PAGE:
Genealogy Today, by Betty Lou Malesky, CG
Evidence that Leads to a Verdict
In a court of law, there can be no guilty verdict not supported by evidence. Most recently this was demonstrated in the trial of Casey Anthony, now called "the most hated woman in America." The jury could not convict her of murdering her two-year-old daughter because the prosecutor presented insufficient evidence. If she is guilty, she seems to have committed the perfect crime as she cannot be tried again for the same crime.
Genealogists also base their decisions on evidence - but you, the researcher, are both judge and jury. The evidence convinces you, provides you with proof that a given event occurred in the life of your ancestor. As in a court of law, contradictions between pieces of evidence must be resolved before reaching a conclusion.
As in court, there may not be enough evidence to convict - you may have to continue research to resolve a problem. While a trial jury's decisions are life or death matters, a research decision may mean the difference between finding your own ancestor or wasting time chasing someone else's.
There are times, however, when you may have to spend time on someone else's ancestor. One of the traps we fall into in identifying ancestors is the "same name." Often two or more men (men are more likely to leave records) in the same town at the same time have the same name.
In Suffield, Connecticut in the 1700s several men named Noah Smith are identified as Noah1, Noah2, Noah3, Noah Sr. and Noah Jr. When Noah1 died Noah2 became Noah1, etc. Of course each Noah named a son Noah further muddying the waters as the sons came of age, and Noah1 was not necessarily the son of Noah2.
In "same name" cases you need to find every available record and look for distinguishing characteristics to help separate them. The evidence is in the records and it may take many records to untangle the name puzzle but what an accomplishment when it's done!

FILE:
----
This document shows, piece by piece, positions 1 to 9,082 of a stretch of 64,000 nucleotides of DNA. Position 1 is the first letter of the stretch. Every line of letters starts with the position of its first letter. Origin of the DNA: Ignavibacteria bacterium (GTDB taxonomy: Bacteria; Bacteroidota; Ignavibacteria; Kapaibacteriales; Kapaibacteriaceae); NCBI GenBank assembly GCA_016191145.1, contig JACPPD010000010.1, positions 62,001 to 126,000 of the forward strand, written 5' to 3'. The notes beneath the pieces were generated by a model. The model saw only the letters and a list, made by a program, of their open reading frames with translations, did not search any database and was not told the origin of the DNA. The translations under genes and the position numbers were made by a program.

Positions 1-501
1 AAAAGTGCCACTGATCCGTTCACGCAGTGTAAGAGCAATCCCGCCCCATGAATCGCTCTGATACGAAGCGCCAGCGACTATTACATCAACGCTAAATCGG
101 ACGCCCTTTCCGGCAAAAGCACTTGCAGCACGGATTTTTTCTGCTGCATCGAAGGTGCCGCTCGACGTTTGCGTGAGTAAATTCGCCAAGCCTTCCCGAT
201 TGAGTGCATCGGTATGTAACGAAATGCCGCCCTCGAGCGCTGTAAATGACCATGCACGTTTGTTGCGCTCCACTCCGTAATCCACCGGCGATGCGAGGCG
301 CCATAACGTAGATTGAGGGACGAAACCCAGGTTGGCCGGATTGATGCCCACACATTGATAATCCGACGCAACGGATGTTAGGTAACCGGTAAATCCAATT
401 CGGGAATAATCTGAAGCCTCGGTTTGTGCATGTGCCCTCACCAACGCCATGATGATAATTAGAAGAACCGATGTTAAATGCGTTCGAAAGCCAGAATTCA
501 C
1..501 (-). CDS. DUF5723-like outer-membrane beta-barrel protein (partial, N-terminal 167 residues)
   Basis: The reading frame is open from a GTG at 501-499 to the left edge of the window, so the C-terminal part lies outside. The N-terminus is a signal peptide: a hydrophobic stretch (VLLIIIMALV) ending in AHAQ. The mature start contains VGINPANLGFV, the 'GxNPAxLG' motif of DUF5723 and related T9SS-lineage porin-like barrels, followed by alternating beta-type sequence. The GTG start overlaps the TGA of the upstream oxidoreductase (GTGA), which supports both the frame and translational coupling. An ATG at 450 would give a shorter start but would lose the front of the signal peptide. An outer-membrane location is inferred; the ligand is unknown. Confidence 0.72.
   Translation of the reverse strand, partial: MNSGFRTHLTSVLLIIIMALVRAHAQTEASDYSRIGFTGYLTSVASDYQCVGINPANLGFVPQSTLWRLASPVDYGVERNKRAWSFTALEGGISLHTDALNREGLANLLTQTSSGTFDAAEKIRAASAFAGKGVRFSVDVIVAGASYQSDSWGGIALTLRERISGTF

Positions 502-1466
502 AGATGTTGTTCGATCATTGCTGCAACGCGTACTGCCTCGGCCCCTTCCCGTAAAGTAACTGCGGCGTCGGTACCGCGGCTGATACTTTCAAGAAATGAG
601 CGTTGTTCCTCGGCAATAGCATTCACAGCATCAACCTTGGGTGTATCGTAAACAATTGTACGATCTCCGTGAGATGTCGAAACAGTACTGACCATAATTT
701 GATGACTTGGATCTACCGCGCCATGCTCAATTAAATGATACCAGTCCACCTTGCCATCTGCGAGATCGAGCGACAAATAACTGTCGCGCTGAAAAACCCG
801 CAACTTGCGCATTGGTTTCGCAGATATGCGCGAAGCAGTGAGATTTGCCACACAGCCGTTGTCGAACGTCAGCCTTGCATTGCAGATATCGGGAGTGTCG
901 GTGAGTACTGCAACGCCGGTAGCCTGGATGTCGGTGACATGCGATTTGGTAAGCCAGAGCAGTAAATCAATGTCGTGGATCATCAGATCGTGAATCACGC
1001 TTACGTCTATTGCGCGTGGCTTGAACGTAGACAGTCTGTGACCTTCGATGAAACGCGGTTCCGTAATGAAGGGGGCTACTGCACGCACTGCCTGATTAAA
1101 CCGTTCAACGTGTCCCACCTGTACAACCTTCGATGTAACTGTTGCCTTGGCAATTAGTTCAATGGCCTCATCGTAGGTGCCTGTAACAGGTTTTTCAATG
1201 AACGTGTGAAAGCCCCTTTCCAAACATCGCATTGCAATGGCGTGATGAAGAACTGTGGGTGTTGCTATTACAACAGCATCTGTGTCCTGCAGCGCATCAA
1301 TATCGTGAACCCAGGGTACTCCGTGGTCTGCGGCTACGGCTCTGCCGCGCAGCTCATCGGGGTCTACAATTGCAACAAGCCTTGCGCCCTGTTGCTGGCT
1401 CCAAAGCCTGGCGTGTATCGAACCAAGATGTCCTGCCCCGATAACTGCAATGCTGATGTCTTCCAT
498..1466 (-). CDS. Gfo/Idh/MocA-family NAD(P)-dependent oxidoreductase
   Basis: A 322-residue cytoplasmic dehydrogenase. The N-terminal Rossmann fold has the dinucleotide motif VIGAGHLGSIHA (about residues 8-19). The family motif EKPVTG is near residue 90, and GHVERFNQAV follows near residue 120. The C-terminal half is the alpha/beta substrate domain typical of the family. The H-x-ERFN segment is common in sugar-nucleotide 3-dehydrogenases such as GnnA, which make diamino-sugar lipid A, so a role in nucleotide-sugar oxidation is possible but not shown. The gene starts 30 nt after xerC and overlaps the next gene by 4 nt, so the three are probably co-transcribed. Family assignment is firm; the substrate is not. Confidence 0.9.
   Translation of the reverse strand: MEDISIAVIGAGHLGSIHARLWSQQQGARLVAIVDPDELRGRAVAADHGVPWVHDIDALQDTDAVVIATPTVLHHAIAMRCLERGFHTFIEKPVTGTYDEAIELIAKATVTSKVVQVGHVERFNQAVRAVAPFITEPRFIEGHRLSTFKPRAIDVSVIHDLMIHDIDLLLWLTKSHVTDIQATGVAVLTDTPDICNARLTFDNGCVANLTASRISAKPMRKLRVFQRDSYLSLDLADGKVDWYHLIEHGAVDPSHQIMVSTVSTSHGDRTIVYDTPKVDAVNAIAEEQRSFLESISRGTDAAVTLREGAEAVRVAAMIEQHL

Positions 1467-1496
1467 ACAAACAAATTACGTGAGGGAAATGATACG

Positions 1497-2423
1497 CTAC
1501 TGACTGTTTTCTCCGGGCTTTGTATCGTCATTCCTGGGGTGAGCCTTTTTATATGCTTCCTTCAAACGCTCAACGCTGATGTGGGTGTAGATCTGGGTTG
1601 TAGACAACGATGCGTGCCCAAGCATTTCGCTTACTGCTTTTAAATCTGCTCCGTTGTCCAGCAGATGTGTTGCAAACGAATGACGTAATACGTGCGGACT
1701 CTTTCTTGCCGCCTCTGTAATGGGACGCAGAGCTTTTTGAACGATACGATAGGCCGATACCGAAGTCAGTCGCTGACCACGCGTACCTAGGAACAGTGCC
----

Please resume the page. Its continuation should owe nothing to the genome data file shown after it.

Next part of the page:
My ancestor Deborah Cass is an example of a "same name" problem. My great grandfather wrote that she was born April 16, 1784 in New Hampshire. She married Ransom Jenkins in 1810. They lived in Chautauqua County, New York and Erie County, Pennsylvania where she died after raising 10 children.
In the 1960s and 70s I often visited a prestigious genealogical library in Cleveland, Ohio. The librarian, an experienced genealogist, was convinced that my Deborah Cass had also married Wyllys Silliman, a prominent Ohio politician by whom she had a number of children. I couldn't believe my grandfather Jenkins could have been so wrong about his own grandmother, so I began tracking this other Deborah Cass.
I found she was born 16 April 1784 in New Hampshire, the daughter of Revolutionary War General Jonathan Cass. She was raised in Muskingum County, Ohio where her father received a large tract of land for his war service, and she died an elderly widow in California. I knew without a doubt she was not my ancestor.
Back in the 1930s I believe my grandfather, in trying to find his Deborah's ancestry, located the New Hampshire birth of the Ohio Deborah and assumed it was ours. The 1850 and 1860 censuses indicate our Deborah was born about 1795, but he likely didn't have access to census evidence at that time.
Many types of records provide evidence influencing our genealogical decisions. The validity of the record necessarily reflects on the strength of the evidence it provides. For this reason, we must analyze each record in the context of other records to determine its worth. The next column will discuss six questions to ask to help evaluate records and make right decisions.
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22 August 2011